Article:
In describing predictive coding systems, it’s important to distinguish document-based systems from corpus-based systems. Document-based systems make their predictions based on the similarity of each document to a single, previously-categorized document. Corpus-based systems are, in addition, able to use higher-order properties of groups of previously-categorized documents to make their predictions. Because of this advantage, corpus-based systems are less affected by errors in coding individual documents.
We already have terms to describe the analytic engines under the hood: k-nearest-neighbor, support vector machines, naive Bayes, etc. We also distinguish sampling strategies: random, relevance, uncertainty, etc. See, e.g., The Grossman-Cormack Glossary of Technology-Assisted Review, 2013 Fed. Cts. L. Rev. 7 (January 2013), available at http://www.wlrk.com/webdocs/wlrknew/AttorneyPubs/WLRK.22191.13.pdf
Maura R. Grossman of Wachtell, Lipton and Gordon V. Cormack of the University of Waterloo have articulated a taxonomy of ediscovery review methods leading up to, and including, predictive coding systems. Grossman, Maura R., and Cormack, Gordon V. (May 2015). A Tour of Technology-Assisted Review. Draft Submitted for publication in Perspectives on Predictive Coding and Other Advanced Search and Review Technologies for the Legal Practitioner (Chicago, Ill.: American Bar Association). Retrieved from http://www.wlrk.net/docs/GrossmanCormackABAPerspectivesBookChapter1ATourofTARMay2015.pdf.
The Grossman-Cormack taxonomy identifies three core characteristics of predictive coding systems: whether they are “passive” or “active,” whether they use “simple” or “continuous” learning strategies, and whether the initial training documents are selected randomly, judgmentally, or by a hybrid method. Active systems provide the reviewers with potential training documents selected using machine intelligence, whereas passive systems do not. In simple systems, there is a training phase followed by a review phase. In continuous systems, the training phase and the review phases are merged. See also Cormack and Grossman, Evaluation of Machine-Learning Protocols for Technology-Assisted Review in Electronic Discovery, SIGIR’14, July 6–11, 2014 (finding that Continuous Active Learning (“CAL”) systems are superior to Simple Passive Learning and Simple Active Learning systems).
I propose an additional way of categorizing predictive coding systems: as either document-based or corpus-based. As discussed below, I believe that document-based systems are more affected by errors in coding individual documents.
The following describes these two distinct types of systems based on commercially successful systems in use today.
In some systems, a designated senior attorney begins by carefully identifying examples of what she deems to be representative responsive and unresponsive documents (“seed documents”). The analytic engine breaks down each seed document into discrete features. It then finds which documents in the remaining unreviewed documents have features in common with each individual seed document. Reviewers then review and categorize these similar documents. The engine then performs the same analysis on these first round documents, and so on.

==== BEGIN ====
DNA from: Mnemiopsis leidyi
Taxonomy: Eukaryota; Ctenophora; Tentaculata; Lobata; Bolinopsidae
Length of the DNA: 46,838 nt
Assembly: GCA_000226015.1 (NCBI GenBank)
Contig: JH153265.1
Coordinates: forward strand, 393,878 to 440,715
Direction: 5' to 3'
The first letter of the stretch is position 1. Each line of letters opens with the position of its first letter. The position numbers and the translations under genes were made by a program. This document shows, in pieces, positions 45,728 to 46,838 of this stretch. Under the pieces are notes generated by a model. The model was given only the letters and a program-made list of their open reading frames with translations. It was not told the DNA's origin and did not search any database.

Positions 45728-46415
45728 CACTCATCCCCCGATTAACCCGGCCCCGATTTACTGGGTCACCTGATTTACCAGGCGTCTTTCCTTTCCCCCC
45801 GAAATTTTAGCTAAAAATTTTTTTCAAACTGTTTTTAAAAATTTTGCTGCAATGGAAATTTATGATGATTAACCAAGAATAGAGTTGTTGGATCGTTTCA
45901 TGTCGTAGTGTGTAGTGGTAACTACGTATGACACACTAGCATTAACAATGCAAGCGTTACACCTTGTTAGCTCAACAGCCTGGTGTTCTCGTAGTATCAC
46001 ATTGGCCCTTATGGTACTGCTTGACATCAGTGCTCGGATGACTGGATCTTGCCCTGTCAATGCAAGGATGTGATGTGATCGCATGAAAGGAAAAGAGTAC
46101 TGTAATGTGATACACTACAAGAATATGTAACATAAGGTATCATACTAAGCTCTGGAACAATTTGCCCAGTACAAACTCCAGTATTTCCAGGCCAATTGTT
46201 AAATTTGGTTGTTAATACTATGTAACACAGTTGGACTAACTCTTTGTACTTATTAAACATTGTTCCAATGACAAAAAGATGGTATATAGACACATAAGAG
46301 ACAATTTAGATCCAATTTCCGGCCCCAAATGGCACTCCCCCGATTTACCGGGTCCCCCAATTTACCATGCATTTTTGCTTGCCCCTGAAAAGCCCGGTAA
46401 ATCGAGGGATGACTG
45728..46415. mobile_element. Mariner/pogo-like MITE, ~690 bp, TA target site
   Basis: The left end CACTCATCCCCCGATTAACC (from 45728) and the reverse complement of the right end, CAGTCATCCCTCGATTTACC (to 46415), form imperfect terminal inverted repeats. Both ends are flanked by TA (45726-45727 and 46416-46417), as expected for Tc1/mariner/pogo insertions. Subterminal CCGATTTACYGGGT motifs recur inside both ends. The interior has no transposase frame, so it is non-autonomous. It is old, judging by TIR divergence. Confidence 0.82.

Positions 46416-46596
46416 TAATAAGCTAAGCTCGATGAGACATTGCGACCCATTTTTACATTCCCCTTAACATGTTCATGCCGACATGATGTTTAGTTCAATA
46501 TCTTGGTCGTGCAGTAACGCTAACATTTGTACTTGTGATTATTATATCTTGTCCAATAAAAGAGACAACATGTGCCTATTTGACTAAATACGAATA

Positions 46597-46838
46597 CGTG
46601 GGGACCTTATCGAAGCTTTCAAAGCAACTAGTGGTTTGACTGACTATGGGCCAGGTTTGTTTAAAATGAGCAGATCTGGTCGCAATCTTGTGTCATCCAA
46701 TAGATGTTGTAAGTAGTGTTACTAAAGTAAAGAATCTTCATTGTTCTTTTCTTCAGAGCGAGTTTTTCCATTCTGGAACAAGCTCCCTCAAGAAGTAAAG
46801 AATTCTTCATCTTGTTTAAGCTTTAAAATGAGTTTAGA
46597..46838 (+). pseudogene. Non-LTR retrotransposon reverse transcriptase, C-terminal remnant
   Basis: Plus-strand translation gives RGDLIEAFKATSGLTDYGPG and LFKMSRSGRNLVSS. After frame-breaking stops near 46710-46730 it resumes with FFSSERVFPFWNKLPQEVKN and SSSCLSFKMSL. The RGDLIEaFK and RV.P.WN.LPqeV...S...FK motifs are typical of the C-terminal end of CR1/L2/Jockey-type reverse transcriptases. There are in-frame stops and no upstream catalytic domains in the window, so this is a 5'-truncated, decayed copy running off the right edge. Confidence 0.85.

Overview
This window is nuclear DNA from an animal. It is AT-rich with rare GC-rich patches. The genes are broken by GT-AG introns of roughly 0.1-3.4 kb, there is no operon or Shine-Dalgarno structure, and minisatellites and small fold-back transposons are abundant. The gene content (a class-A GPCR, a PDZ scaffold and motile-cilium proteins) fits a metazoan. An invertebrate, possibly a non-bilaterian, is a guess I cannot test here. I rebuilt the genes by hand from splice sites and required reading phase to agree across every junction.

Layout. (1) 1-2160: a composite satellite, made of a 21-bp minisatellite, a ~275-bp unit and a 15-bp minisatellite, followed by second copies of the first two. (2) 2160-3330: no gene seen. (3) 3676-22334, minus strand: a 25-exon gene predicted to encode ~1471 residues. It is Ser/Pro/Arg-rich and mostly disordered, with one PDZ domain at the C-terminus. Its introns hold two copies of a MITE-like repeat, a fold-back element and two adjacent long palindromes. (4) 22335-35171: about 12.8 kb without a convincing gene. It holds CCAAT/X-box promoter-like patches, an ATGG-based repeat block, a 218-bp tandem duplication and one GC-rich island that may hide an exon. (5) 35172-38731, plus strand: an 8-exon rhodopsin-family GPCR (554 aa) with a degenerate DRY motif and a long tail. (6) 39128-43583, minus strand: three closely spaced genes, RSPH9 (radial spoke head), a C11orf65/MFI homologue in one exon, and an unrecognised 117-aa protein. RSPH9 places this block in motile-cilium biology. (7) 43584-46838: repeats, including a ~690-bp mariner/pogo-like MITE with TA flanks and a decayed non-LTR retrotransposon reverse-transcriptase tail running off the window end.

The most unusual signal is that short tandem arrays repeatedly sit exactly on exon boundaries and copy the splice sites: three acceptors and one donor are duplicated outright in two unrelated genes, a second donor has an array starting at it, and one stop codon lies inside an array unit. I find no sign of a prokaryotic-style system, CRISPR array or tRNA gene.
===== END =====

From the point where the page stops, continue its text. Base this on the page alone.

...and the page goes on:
And so, in this method, an initial seed document becomes the trunk of a tree. The first-round documents are like branches on this tree. The second round creates sub-branches on those branches, and so on.
In such systems, a misjudgment about a single document can foreclose examination of an entire branch and its sub-branches. In the language of chaos theory, document reviews in these systems have “a very high degree of sensitivity to initial conditions and to the way in which they are set in motion.”
(That is not to say that such a coding error would necessarily preclude review of all documents on that branch. Some of those documents could fortuitously be found on other branches, or on other trees.)
Corpus-based predictive coding systems have a fundamental advantage over document-based systems. Instead of predicting based only on the features of an individual document, corpus-based systems can use any feature that a document-based system can use, and many others as well. That’s because sets of documents have measurable emergent properties that individual documents do not, such as the predominance of a particular feature within a set or subset, the amount of overall similarity between the documents in a set or subset, and richness.
Because corpus-based systems can predict based on many features of sets of document that document-based systems cannot, they are less affected by individual coding errors.
For example, suppose that, in a document-based responsiveness review, a coding error precludes review of a responsive document. A corpus-based review could find that document by other means, such as its similarity to the overall set of responsive documents or some subset.
Also, using corpus-wide analytics, corpus-based systems can locate early errors by finding which early judgments appear to be statistical outliers in light of the weight of all later judgments about documents in that category. These outliers can then be re-evaluated. These outliers can include seed documents or any other training documents.
As a consequence, corpus-based systems can be more resilient and robust than document-based systems. They can tolerate individual errors much more than document-based systems.
To Be Continued
with a later post on the ramifications for the use of seed sets, training sets, and control sets.